Part of the joy in stitching on leather bar wraps yourself is in choosing a stitch pattern. Stitch patterns can be neat and minimal or an elaborate detail that expresses personality on your bicycle. There really is no wrong way to stitch these on. But in this post, we'll explore some of the stitch patterns our customers have done.
Connecting the Edges
First a basic introduction: stitches connect two parts, usually at the edges. When searching for leather stitch patterns, there is a rabbithole of stitch patterns for common leather crafts like bags, wallets, and books. But these stitches tie together leather in a different way than sew-on wraps, either with facing edges (saddle stitch, back stitch, running stitch, buckstitch) or perpendicular edges (box stitch, butt stitch).
For sewing on leather wraps, we're looking for stitch patterns that stitch meeting edges flat. Although you may have a different preference in your installation, in our bar wraps installation kits we include stitch patterns that work for edges that lay flat in meeting each other side-by-side.
A basic zig-zag, the Glove Stitch is one of two stitch styles we include in the installation instructions for our leather bar wraps. It is the most straightforward and recognizable stitch.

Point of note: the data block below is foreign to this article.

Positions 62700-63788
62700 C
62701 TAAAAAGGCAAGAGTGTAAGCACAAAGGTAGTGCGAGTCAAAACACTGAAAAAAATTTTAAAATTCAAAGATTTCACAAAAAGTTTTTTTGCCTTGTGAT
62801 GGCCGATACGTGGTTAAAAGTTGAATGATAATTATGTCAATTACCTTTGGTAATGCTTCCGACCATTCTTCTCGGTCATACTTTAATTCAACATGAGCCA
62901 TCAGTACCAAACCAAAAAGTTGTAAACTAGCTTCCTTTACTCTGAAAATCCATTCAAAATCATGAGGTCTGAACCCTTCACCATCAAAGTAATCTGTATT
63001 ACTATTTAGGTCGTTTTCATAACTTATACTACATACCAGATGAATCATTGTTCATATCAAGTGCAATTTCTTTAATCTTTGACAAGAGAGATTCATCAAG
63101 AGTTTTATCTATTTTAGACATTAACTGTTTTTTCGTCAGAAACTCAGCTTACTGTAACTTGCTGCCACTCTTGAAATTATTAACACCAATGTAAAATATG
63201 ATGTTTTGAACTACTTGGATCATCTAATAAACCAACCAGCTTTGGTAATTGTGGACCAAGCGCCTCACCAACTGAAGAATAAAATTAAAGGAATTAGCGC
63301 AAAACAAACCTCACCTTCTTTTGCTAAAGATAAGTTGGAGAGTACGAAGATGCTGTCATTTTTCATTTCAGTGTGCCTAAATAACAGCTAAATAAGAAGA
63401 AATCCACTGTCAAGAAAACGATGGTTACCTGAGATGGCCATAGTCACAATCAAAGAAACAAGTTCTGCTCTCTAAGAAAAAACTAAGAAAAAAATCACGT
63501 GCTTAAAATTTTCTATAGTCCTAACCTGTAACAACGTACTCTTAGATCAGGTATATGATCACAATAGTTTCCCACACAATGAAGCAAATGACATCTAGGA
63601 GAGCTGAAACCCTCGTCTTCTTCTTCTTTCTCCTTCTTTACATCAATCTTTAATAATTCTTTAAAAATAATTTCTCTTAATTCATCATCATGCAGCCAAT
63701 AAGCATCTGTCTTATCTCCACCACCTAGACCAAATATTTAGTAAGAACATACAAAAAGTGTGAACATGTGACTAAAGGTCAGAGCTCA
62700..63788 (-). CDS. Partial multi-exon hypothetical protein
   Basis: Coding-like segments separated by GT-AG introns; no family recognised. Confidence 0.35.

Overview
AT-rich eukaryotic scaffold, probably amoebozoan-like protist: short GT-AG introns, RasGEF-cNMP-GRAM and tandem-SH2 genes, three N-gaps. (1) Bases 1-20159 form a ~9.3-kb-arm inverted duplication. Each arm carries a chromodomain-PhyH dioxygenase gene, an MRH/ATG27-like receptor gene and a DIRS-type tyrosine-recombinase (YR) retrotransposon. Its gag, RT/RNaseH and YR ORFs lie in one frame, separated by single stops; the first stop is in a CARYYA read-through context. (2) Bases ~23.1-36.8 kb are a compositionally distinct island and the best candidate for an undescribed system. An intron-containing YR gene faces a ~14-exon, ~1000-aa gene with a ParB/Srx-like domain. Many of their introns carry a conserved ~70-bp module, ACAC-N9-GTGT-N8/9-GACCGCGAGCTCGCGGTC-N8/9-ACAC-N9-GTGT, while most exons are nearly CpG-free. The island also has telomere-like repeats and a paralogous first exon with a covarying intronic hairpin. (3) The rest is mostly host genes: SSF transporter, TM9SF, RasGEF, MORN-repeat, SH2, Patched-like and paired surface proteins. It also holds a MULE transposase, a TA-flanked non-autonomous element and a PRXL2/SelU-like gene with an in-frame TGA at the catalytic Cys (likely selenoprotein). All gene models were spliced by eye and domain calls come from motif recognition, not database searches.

Neat, symmetrical and clean, the Whip Stitch is the other style we include our installation instructions. When stitching together meeting edges, it looks like a neat line of threaded staples.
If you google it, you may find many different applications of the "whip stitch" (in fact, in reviewing leather craft books, there doesn't seem to be agreed-upon terminology for most stitching pattern names!).
Keep in mind that whip tying or whip knotting is a different technique entirely, used for covering finished edges with a knotted coil of string.
Here are some customer photos of what we call the Whip Stitch:
Some stitching patterns require two needles! The Baseball Stitch is a classic stitch that looks similar to the Glove Stitch, except the Baseball Stitch uses two needles. It is a little more complex but it makes a beautiful chevron pattern.
We cover this stitch in detail in our book, The Idiot's Guide to Leather Crafts but basic instructions abound on the internet.
For this or any other two-needle stitch, you'll need to order an extra needle and thread from us with an extra Stitch Kit.
Here is a customer photo of Baseball Stitch - if you try it out, please send us a pic!
There's no need to be confined by these three common stitches. We hope you have fun with it, and try out your own stitches! Here are some photos of creative customers who have added their own flourishes to their stitching. Some are like classic cross-stitches, with X's and double X's, and there's even one set that I'd call a crazy mishmash of stitch types, that when put together looks crazy-cool.